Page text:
Usability and Design. This reader provides a much more usable and readable experience than today's alternatives. It’s a big claim but it’s backed up by usability studies. Users strongly prefer this model to the text presentation found in the current browsers for example. Users also retain more information and read for longer periods. Columns, ClearType, Pagination, Hyphenation, Seamless navigation, Zoomable layouts, etc all contribute to a highly readable, easy-to-use experience. 

Interactivity. The app is still in beta and many more features are planned before its release but you can find a number of interactive features already. For example, you can comment (with ink or text) on text and share that with friends. The highlighted text is captured and the comment is recreated and rendered for others exactly as it was written. You can click on “topics” for any article and find related articles via the Search feature and “Topic Explorer”. You can peruse the news via Pictures /Photos or via the “What’s Read” feature. Stay tuned for more features. Feel free to make feature suggestions to the Times as well.

Also on if:book, in a post following Christine Boese's and picking up on her argument that re-creating a facsimile of a print newspaper online is 'just a kind of "horseless carriage" retrenchment', Ben Vershbow wonders, too, if this isn't to go backwards into the future. Most interesting bit in his post? This:

… are these proprietary, bound devices really going to replace newspapers? It seems doubtful when news consumption is such a multi-sourced affair these days (though to some extent that's an illusion). A device that allows readers to design their news menu seems more the ticket. Maybe the Times should be thinking more in terms of branded software than proprietary hardware. Make the best news reader on the web, prominently featuring Times content, but allowing users to customize their reading experience. Keep it open and plugged in. Let the Times be your gateway to more than just the Times.

Full info about the NYT Reader is available here. Currently, NYT Reader is Windows-only ('can be installed on any laptop, desktop, or tablet PC running Windows XP') and requires .NET 3.0. All OK for me, but … Mac users will want to read this post by Nick Bilton, Art Director at the NYT.

Finally, here's a quotation from Michael Rogers (IWM article) which I liked:

I think that being a futurist is in a way the last refuge of the generalist. You need to pull together all kinds of sociological, economic, technologic, anthropologic information into some kind of coherent whole. And finally, I'm not sure that the real value of a futurist is to predict the future -- the future is always going to surprise us in one way or another -- but rather to get others thinking about it in a creative and flexible way.

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Journalism and accuracy: Reuters and Adnan Hajj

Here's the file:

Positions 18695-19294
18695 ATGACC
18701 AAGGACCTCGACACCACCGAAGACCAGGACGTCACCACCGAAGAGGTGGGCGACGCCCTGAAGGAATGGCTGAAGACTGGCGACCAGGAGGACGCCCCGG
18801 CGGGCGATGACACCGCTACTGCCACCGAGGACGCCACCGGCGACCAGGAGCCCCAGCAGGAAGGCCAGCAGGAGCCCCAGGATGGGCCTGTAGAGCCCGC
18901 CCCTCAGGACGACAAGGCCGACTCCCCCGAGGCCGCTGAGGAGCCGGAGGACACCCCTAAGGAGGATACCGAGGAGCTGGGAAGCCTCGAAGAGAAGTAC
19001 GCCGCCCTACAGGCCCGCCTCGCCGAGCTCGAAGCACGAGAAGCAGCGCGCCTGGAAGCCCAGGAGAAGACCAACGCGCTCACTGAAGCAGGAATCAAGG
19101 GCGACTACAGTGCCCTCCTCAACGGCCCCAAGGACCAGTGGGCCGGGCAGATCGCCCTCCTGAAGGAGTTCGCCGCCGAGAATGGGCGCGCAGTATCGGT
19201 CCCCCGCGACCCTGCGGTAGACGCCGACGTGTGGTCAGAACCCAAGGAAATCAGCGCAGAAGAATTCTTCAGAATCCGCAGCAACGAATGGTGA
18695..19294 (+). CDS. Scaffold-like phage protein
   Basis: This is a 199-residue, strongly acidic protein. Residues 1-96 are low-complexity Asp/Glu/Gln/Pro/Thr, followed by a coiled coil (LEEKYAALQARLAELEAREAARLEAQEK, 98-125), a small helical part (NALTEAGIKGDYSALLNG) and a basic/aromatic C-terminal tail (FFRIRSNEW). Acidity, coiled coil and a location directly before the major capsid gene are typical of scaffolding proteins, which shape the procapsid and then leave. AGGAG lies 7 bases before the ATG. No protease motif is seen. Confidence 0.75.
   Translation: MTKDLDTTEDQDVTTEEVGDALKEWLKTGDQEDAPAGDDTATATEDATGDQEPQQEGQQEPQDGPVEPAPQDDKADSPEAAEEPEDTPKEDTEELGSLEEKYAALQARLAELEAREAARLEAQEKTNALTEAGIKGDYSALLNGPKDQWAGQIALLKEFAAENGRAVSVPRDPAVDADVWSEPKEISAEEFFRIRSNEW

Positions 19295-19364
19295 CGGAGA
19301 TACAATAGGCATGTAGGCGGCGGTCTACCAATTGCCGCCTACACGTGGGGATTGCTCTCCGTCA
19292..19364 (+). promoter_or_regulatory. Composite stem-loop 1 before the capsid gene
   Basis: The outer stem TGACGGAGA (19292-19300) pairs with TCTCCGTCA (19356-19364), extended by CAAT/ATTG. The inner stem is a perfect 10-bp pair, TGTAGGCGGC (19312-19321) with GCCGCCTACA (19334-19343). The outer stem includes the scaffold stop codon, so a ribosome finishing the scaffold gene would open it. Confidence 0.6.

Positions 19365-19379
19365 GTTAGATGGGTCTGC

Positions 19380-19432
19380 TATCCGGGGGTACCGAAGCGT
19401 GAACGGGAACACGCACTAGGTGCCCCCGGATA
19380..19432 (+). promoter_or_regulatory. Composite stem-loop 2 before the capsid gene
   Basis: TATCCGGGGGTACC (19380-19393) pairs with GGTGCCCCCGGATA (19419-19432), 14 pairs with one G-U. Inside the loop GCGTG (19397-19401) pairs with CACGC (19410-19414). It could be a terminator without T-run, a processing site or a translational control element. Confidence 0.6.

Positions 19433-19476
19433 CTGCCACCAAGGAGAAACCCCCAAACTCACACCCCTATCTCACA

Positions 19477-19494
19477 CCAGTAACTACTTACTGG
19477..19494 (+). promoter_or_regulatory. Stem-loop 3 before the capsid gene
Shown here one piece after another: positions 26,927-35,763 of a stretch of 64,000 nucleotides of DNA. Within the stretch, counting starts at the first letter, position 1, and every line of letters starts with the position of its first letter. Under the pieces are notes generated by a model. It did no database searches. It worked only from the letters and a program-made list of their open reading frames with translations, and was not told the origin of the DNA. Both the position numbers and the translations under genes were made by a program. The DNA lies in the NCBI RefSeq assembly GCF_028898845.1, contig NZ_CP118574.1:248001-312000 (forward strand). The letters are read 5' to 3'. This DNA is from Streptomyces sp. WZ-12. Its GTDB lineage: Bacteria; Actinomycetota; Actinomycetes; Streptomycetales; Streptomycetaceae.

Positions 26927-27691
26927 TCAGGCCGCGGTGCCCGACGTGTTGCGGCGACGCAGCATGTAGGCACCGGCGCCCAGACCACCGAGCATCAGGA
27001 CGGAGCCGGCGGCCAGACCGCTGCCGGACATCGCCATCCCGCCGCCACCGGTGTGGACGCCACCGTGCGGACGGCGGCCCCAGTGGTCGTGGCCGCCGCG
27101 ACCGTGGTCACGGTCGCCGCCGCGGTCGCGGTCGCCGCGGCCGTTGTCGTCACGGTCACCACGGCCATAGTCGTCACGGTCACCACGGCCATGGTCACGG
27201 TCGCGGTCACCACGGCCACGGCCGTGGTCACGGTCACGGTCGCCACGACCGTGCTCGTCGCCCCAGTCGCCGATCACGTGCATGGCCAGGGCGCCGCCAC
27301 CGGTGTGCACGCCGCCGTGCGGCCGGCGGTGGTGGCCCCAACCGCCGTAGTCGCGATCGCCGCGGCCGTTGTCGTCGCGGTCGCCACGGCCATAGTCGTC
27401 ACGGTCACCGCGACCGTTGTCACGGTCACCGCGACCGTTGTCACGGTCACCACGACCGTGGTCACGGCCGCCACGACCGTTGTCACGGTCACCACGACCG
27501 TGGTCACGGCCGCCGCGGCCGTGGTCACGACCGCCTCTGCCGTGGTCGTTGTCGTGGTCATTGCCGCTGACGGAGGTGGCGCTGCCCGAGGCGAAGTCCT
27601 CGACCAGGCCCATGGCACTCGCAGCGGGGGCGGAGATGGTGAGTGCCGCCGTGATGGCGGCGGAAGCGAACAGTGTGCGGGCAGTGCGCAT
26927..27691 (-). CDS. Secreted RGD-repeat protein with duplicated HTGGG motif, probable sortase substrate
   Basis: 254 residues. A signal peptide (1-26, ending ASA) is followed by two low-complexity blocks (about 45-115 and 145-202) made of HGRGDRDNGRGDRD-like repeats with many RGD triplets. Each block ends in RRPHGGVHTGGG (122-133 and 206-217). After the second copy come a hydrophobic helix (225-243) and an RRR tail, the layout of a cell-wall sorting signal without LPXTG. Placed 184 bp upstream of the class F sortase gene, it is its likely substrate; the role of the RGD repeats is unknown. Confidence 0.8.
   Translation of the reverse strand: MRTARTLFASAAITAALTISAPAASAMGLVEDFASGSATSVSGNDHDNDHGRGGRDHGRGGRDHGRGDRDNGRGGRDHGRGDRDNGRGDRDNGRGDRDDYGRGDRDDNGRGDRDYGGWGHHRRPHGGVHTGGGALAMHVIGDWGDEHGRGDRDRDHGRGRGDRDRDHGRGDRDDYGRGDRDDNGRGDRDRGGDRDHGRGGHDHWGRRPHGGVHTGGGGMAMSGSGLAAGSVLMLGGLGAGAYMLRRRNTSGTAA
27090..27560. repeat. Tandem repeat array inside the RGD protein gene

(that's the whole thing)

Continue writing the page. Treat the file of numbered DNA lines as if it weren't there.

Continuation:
• Reuters has suspended a photojournalist covering the Israeli assault on Lebanon after an investigation by bloggers revealed an image had been digitally manipulated to increase the apparent severity of a bombing raid. 6 August
  • Reuters has dropped a long-serving Lebanese photojournalist covering the Israeli assault on the country after an investigation by bloggers revealed an image had been digitally manipulated to increase the apparent severity of a bombing raid. 7 August

  • A second allegation of altering war zone photos - made against a photojournalist by bloggers - has led to over 900 of his pictures being removed from Reuters' database. Adnan Hajj, who had contributed to Reuters on a freelance basis since 1993, was axed by the agency after an investigation by bloggers, last week, claimed an image showing bomb damage in Beirut had been digitally manipulated to increase the apparent severity of the raid.

    After right wing bloggers made further allegations of alterations to a second image - supposedly showing an Israeli F-16 firing missiles on Lebanon - Reuters withdrew all his photographs from its database.The two altered photographs were among 43 that Hajj had filed directly to the global pictures desk since the start of the conflict on July 12. Reuters said it had now put in place a tighter editing procedure for images of the Middle East conflict. "There is no graver breach of Reuters standards for our photographers than the deliberate manipulation of an image," said Tom Szlukovenyi, Reuters global picture editor. 7 August

Mitch Ratcliffe: 'Where Nicholas Lemann's critique of citizen journalism falls down is his lack of critical reflection on journalism itself.'

I've been pondering Nicholas Lemann's New Yorker article. More about that soon.

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Stephen Colbert, satirist supreme

I remember Ian Hislop once saying how he had tried to take a satirical programme (a version of Spitting Image?) to the States, only to be met there with disbelief: 'You mean you want to make fun of the President?'. Which makes the performance of Stephen Colbert at the White House Correspondents' Dinner the more remarkable.

Thanks to Tom Coates ( for these links: a clip of some highlights (this may have been taken down; at least, it's not running right now — has CSPAN paid them a YouTube visit?); a BitTorrent link to a movie of the evening; an Editor & Publisher piece about the speech.

Botherer covered it well:

… what wasn’t reported in the UK and elsewhere, disturbingly including the USA, was the main speaker for the evening, Stephen Colbert. Currently riding high with the success of his excellent Daily Show spin-off, The Colbert Report (pronounced “Colbert Report”), the honour of giving the main speech at the dinner, which is intended to poke fun at the president, was his. From the reaction it seems no one was quite expecting what Colbert had to say.